A substantial portion of The Decadent Society is about government. It's hard not to argue that a lot of what's gone weird with America intersects with government. Government has undoubted gotten bigger – not just in budget, but in complexity of rules and amount of intersection with American life. Multiple candidates on my ballot this election raised concerns that building codes were a major source of the homelessness problems in the area, and honestly, they've almost certainly got to be right. There's just so many rules to follow that almost all businesses need lawyers before they can even offer a service.
This is why I like building software, and gives a plausible explanation for why the web and technology more broadly is Douthat's one given exception to the stagnation and decadence of American life: it's essentially completely unregulated. People who don't want to beg like a child for permission to do their work will certainly be put off by the 1/3 of jobs in America where you need the government's permission, and plausibly put off by work where the specter of unknown legal retaliation makes you viscerally afraid of a disgruntled customer.
When people hear 'Big Brother', it legitimately does not seem to occur to them that overbearing and terrifying presence of government would be there ostensibly to help you. It's supposed to be an older, steadier, stronger figure, but one that cares for you like family. Someone who would take care of you, if you needed it, but wouldn't be afraid to whip your ass if you're out of line. That's the imagine 'Big Brother' is trying to evoke. But when your brother stops letting you grow up on your own, when he builds a permanent adolescence into his rules for your life, it demands you to shout, "BACK THE HELL OFF! YOU DON'T GET TO DECIDE FOR ME!" This is what my younger brother would do to me, to be sure, if I tried to insist on even one ten-thousandth of what the government does. He's a great guy.
Douthat discusses this, and chooses to popularize the term 'pink police state'. I think this is a reasonable adjustment to the practicalities of modern culture. I'm not sure how to evoke an actual overbearing-older-brother-government anymore, although I tried. This discussion has so much merit, it's hard to say the world isn't better off for having heard it.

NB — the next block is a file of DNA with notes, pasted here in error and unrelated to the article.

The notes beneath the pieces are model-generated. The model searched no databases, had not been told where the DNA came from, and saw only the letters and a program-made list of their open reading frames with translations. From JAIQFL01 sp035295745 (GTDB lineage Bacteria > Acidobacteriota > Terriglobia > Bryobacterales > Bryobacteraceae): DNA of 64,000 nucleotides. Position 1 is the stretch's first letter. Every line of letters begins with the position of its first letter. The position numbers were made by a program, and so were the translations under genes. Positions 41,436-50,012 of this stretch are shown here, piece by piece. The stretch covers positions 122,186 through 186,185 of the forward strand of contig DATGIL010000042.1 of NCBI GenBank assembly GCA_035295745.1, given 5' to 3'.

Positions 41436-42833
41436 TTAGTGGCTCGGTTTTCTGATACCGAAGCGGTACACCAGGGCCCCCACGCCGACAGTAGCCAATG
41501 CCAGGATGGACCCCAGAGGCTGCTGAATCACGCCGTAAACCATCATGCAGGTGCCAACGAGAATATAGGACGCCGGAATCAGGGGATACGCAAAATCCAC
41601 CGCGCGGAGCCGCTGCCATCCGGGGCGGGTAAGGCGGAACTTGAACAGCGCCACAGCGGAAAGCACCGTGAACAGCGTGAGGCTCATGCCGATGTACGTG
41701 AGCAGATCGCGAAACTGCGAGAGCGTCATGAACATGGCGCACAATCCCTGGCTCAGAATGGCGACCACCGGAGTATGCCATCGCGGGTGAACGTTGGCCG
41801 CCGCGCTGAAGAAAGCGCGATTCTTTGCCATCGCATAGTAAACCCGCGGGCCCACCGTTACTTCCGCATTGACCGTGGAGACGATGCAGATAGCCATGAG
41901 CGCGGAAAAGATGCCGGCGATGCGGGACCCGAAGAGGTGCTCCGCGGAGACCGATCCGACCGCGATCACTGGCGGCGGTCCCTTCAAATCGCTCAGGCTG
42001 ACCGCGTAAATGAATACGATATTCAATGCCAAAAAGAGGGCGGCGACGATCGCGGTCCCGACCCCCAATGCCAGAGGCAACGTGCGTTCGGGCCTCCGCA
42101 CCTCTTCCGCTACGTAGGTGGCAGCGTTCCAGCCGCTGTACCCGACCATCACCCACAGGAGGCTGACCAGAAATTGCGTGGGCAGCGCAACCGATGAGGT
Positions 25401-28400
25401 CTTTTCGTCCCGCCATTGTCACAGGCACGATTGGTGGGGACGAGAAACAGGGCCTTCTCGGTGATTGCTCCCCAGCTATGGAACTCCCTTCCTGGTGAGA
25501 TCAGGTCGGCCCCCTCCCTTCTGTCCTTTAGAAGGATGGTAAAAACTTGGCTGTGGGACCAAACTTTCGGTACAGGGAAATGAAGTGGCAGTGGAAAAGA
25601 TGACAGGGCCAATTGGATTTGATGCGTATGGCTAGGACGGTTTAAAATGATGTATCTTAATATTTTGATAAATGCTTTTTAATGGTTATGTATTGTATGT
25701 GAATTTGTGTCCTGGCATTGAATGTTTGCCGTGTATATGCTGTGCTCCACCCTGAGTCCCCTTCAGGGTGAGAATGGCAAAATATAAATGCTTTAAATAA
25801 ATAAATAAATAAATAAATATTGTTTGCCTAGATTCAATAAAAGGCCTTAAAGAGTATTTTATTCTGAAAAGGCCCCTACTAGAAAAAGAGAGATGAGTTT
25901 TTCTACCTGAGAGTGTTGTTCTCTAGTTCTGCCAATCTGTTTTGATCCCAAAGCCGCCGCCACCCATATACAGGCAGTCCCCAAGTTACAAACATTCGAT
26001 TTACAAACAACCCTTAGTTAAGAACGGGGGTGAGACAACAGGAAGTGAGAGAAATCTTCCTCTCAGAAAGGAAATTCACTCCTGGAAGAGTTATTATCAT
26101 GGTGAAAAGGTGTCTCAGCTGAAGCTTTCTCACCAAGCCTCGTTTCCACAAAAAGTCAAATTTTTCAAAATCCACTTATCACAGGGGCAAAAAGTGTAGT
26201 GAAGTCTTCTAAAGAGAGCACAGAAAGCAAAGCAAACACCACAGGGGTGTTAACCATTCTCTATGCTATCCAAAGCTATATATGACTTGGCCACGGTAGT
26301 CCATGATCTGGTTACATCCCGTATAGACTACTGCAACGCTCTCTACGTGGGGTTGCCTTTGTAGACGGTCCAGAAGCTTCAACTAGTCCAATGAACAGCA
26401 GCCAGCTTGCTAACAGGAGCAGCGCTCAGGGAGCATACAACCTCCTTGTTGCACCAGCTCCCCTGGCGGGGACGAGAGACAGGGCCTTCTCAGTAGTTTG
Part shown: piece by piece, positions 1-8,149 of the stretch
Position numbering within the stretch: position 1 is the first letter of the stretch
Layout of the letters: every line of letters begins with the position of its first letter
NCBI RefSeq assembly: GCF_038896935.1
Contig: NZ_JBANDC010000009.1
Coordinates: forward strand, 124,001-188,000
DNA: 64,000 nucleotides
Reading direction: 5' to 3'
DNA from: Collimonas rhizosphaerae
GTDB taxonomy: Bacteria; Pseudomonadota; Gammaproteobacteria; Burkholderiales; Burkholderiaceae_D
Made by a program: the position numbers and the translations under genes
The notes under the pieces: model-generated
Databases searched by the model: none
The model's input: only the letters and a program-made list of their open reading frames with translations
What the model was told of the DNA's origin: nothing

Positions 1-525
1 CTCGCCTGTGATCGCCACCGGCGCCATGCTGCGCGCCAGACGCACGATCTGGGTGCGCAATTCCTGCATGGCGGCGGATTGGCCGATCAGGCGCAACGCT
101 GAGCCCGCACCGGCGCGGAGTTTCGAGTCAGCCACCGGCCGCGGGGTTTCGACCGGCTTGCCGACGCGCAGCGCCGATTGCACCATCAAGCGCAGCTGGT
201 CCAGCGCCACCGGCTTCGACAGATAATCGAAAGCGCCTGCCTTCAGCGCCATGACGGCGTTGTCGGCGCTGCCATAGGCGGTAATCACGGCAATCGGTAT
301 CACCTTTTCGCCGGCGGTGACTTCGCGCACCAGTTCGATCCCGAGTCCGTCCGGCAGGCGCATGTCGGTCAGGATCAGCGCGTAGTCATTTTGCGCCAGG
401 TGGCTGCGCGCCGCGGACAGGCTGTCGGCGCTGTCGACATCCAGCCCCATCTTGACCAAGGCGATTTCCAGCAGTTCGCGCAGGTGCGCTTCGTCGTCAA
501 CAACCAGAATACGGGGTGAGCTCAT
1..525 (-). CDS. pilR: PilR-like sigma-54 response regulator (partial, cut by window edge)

That being said... he does adopt a largely conspiratorial stance when discussing the priorities of a 'pink police state', saying people should be free to indulge in pleasure and be 'safe' from not just physical threats but emotional or social ones too. This just-so story isn't just something he imagined, it's entitled Brave New World, and that doesn't seem to be a coherent guess for how things are actually going. The government isn't mailing me heroin. And the number one priority of the current police-state-power-base is making sure cops can't get in trouble for beating you. That's real life for you. There's no grand vision. Just people covering their own asses.
I also think he misunderstands the limits of the college campus style transformation to mandated 'safety'. He notes that it's because the students are the customers, but wouldn't that imply this wouldn't spread into businesses? Managers seem to have all the reason in the world to say, don't electioneer during business hours or through our slack channels. And I see this happening. For every New York Times that's hopelessly lost to campus culture, there are dozens of companies actively repudiating it, and thousands more that never even bump into the problem.